Using Kafka Connect to Capture Data from a Relational Database

Hands-On Lab

 

Photo of Chad Crowell

Chad Crowell

DevOps Training Architect II in Content

Length

00:30:00

Difficulty

Intermediate

Kafka Connect can be used for a variety of databases, given it has a multitude of built-in connectors. In this hands-on lab, we set up Kafka Connect in a way allowing us to continuously stream data from a SQLite database directly into Kafka. This lab demonstrates how easy it is to use Kafka Connect to get data into Kafka for further analysis.

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Using Kafka Connect to Capture Data from a Relational Database

Introduction

Kafka Connect can be used for a variety of databases, given it has a multitude of built-in connectors. In this hands-on lab, we set up Kafka Connect in a way allowing us to continuously stream data from a SQLite database directly into Kafka. This lab demonstrates how easy it is to use Kafka Connect to get data into Kafka for further analysis.

Solution

  1. Begin by logging in to the lab server using the credentials provided on the hands-on lab page.

    ssh cloud_user@PUBLIC_IP_ADDRESS

Install SQLite3

  1. Run the Docker Container and open a new shell in it.

    sudo docker run -it --rm --name sqlite-test --network host confluentinc/docker-demo-base:3.3.0
  2. Enter the password from the lab instructions.

  3. Navigate to the tmp directory.

    cd /tmp
  4. Start Kafka.

    confluent start
  5. Install SQLite3.

    apt-get install sqlite3
  6. If you receive an error message about being unable to locate package, update the packages and then attempt to install SQLite3 again.

    apt-get update
    apt-get install sqlite3

Create a New Database and Populate It with a Table and Some Data

  1. Create a new database called "test.db".

    sqlite3 test.db
  2. Create a new table in the SQLite database called "accounts".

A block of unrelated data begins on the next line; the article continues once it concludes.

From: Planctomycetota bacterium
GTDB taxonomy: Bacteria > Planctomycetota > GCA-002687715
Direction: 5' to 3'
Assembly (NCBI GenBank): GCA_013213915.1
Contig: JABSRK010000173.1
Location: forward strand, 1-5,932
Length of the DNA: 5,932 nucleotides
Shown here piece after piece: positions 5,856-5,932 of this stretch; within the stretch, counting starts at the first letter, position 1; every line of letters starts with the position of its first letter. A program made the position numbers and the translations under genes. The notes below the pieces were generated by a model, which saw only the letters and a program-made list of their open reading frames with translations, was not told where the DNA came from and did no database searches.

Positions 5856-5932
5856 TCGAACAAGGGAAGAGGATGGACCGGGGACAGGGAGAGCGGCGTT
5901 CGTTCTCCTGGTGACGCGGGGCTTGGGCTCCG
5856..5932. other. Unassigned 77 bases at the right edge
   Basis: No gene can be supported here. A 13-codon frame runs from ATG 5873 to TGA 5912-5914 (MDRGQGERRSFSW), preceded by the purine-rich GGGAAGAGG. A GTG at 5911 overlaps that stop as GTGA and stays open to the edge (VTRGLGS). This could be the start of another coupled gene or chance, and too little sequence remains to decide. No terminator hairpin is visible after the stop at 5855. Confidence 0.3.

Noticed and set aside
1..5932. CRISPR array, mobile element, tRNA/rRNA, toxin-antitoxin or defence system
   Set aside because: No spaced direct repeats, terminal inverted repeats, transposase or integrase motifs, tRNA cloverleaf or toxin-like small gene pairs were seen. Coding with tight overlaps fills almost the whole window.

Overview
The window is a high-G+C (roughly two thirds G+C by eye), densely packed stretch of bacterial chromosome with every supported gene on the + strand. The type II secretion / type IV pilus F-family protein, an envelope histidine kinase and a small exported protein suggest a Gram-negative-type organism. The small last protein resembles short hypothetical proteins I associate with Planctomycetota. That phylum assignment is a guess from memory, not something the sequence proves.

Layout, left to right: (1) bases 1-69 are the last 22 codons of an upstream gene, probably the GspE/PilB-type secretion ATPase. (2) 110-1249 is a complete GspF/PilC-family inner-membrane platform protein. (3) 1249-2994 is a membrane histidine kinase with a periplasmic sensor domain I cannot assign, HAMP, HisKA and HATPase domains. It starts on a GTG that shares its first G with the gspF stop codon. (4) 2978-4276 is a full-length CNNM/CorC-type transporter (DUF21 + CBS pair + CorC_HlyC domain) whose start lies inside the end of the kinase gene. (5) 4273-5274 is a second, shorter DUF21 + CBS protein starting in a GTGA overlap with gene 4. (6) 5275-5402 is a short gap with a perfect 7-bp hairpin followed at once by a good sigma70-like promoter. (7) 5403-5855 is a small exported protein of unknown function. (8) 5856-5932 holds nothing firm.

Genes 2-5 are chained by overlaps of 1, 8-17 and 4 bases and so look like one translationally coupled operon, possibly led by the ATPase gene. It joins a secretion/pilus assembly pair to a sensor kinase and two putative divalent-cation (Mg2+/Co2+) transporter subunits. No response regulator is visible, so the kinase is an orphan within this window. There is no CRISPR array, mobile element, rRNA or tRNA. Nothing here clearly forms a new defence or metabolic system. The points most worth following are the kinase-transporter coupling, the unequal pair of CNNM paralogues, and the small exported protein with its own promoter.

CREATE TABLE accounts (
        id INTEGER PRIMARY KEY AUTOINCREMENT NOT NULL,
        name VARCHAR (255));
  3. Insert values into the table to begin populating it.

    INSERT INTO accounts(name) VALUES('chad');
    INSERT INTO accounts(name) VALUES('terry');
  4. Exit SQLite.

    .quit

    Start Kafka

  5. Stop Kafka Connect.

    confluent stop connect
  6. Start Kafka Connect in standalone mode.

    connect-standalone -daemon /etc/schema-registry/connect-avro-standalone.properties /etc/kafka-connect-jdbc/source-quickstart-sqlite.properties
  7. Verify that the connector was created.

    cat /logs/connectStandalone.out | grep -i "finished"
  8. Use an alternative method to verify the connector was created.

    curl -s localhost:8083/connectors
  9. Examine the Kafka topic created.

    kafka-topics --list --zookeeper localhost:2181 | grep test-sqlite-jdbc

Start a Kafka Consumer and Write New Data to the Database

  1. Open a Kafka consumer.

    kafka-avro-console-consumer --new-consumer --bootstrap-server localhost:9092 --topic test-sqlite-jdbc-accounts --from-beginning
  2. Open a new tab to a new terminal session.

  3. Open a new shell in this session.

    sudo docker exec -it sqlite-test //bin//bash
  4. Transfer to the tmp directory.

    cd /tmp
  5. Access the SQLite database test.db.

    sqlite3 test.db
  6. Insert a new value into the accounts table.

    INSERT INTO accounts(name) VALUES('william');
  7. Return to the previous session with the consumer and verify the data has been written.

  8. Return back to the new terminal session and add new values to the table.

    INSERT INTO accounts(name) VALUES('karen');
    INSERT INTO accounts(name) VALUES('lisa');
    INSERT INTO accounts(name) VALUES('roger');
  9. Return to the consumer and verify the new data.

Conclusion

Congratulations — you've completed this hands-on lab!